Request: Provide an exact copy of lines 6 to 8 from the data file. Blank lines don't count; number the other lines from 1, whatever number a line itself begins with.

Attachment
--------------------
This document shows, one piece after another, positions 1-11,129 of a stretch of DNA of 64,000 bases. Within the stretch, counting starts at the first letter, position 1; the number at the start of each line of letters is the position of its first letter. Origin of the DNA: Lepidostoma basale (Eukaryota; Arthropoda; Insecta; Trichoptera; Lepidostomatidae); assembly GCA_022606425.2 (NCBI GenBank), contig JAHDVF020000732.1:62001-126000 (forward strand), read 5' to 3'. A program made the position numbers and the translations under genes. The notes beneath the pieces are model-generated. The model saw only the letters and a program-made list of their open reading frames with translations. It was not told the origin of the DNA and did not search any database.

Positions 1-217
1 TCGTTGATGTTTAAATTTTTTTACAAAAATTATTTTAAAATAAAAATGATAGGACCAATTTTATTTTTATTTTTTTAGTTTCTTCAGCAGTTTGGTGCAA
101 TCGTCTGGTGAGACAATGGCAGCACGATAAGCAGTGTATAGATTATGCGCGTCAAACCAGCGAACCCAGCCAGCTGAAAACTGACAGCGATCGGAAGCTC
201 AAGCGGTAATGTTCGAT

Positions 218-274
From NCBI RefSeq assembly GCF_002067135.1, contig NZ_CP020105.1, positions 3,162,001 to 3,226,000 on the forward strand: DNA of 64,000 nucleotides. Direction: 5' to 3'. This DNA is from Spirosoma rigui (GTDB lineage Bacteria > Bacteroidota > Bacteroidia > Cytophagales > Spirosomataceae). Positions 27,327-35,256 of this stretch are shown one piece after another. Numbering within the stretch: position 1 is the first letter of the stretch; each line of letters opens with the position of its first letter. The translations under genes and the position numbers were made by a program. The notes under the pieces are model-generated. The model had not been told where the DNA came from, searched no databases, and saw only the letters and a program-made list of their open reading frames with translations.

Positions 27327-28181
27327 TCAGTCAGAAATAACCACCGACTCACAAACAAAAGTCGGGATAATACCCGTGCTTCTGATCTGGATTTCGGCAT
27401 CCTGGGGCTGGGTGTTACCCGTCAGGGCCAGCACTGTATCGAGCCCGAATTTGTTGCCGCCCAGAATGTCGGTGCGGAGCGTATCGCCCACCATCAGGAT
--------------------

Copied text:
Positions 218-274
From NCBI RefSeq assembly GCF_002067135.1, contig NZ_CP020105.1, positions 3,162,001 to 3,226,000 on the forward strand: DNA of 64,000 nucleotides. Direction: 5' to 3'. This DNA is from Spirosoma rigui (GTDB lineage Bacteria > Bacteroidota > Bacteroidia > Cytophagales > Spirosomataceae). Positions 27,327-35,256 of this stretch are shown one piece after another. Numbering within the stretch: position 1 is the first letter of the stretch; each line of letters opens with the position of its first letter. The translations under genes and the position numbers were made by a program. The notes under the pieces are model-generated. The model had not been told where the DNA came from, searched no databases, and saw only the letters and a program-made list of their open reading frames with translations.

Positions 27327-28181